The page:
Our precedents after Semtek contain contradictory and confusing answers to the question presented so we apply two principles to parse our jumbled caselaw. First, we distinguish between the holding and dicta of a decision. "The holding of an appellate court constitutes the precedent, as a point necessarily decided. Dicta do not: they are merely remarks made in the course of a decision but not essential to the reasoning behind that decision." Garner, et al. , supra at 44 (emphasis omitted); accord United States v. Kaley , 579 F.3d 1246, 1253 n.10 (11th Cir. 2009). Second, we are bound to follow an earlier holding "unless and until it is overruled or undermined to the point of abrogation by the Supreme Court or by this court sitting en banc ." United States v. Archer , 531 F.3d 1347, 1352 (11th Cir. 2008). But, "[w]hen we have conflicting [precedents], we follow our oldest precedent." United States v. Madden , 733 F.3d 1314, 1319 (11th Cir. 2013) (citation omitted); see also Walker v. Mortham , 158 F.3d 1177, 1188 (11th Cir. 1998) (adopting the "earliest case rule" for intracircuit splits); accord Garner, et al. , supra , at 303 ("With an intermediate appellate court, an earlier horizontal precedent nearly always rules.").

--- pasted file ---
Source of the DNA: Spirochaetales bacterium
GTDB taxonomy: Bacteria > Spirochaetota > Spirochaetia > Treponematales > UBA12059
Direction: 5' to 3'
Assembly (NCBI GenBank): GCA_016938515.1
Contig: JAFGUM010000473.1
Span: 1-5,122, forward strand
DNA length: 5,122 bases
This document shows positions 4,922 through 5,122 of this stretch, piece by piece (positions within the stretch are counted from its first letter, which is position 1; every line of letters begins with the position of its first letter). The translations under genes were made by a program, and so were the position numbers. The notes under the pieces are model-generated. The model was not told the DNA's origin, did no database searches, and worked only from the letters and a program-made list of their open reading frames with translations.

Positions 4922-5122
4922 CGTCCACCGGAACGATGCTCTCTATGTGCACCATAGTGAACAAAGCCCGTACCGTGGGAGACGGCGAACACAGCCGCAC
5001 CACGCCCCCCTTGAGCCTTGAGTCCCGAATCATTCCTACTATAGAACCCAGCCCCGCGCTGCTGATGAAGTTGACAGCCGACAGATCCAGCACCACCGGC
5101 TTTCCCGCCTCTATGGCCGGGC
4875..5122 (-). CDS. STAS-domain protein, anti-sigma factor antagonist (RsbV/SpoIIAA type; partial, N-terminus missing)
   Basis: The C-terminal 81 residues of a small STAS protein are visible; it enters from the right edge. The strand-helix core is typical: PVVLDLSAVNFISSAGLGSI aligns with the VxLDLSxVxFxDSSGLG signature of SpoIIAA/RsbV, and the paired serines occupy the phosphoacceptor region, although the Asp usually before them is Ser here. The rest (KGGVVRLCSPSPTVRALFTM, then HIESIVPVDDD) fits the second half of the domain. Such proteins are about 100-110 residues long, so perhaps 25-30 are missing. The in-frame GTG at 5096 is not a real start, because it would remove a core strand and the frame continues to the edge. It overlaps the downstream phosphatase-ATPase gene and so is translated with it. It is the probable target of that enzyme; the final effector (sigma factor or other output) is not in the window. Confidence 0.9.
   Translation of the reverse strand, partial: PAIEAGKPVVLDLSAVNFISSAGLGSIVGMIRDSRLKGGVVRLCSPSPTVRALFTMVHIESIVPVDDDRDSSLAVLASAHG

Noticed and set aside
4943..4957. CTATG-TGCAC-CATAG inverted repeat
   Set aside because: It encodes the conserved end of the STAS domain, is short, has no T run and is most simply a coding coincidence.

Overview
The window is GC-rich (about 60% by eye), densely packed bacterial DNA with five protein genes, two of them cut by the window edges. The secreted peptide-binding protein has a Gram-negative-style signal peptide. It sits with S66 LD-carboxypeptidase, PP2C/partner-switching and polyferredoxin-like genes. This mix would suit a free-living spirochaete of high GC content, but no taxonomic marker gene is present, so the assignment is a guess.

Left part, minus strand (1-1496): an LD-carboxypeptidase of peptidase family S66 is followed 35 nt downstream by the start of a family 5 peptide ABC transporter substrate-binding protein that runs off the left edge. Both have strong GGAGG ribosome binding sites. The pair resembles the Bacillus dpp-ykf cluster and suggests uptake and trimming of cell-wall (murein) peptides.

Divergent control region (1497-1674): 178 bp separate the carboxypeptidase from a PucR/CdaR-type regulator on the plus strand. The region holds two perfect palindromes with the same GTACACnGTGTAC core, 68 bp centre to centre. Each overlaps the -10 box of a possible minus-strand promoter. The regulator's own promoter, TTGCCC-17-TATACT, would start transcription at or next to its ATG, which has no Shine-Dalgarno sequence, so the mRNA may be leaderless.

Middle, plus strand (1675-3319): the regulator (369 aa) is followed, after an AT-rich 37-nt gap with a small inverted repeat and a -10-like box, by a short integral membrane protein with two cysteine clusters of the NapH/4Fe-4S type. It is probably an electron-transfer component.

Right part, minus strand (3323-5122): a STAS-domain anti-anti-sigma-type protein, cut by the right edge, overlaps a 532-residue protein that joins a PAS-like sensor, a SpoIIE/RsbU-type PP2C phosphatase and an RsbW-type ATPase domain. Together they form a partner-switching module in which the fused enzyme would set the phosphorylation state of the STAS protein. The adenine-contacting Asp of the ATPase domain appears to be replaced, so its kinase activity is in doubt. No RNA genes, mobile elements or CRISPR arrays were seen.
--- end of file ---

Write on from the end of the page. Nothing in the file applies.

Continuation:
Our first precedent after Semtek to mention the question presented is Brotherhood of Maintenance of Way Employees , 327 F.3d 1309. General Mills relies on the following statement in that decision: "We now hold that federal preclusion principles apply to prior federal decisions, whether previously decided in diversity or federal question jurisdiction." Id. at 1316 (citing Winters v. Diamond Shamrock Chem. Co. , 149 F.3d 387, 393 n.6 (5th Cir. 1998) ("[F]ederal law of issue preclusion applied because the prior decision had been issued by a federal court, albeit in a diversity action.")). At first blush, our statement appears to support the position of General Mills that federal common law incorporates collateral estoppel as defined by federal law to bar relitigation of the issue in this appeal, whether General Mills caused Burchfield's injuries. Notably, when we made this statement, we did not mention Semtek , which the Supreme Court had decided only two years before we decided Brotherhood .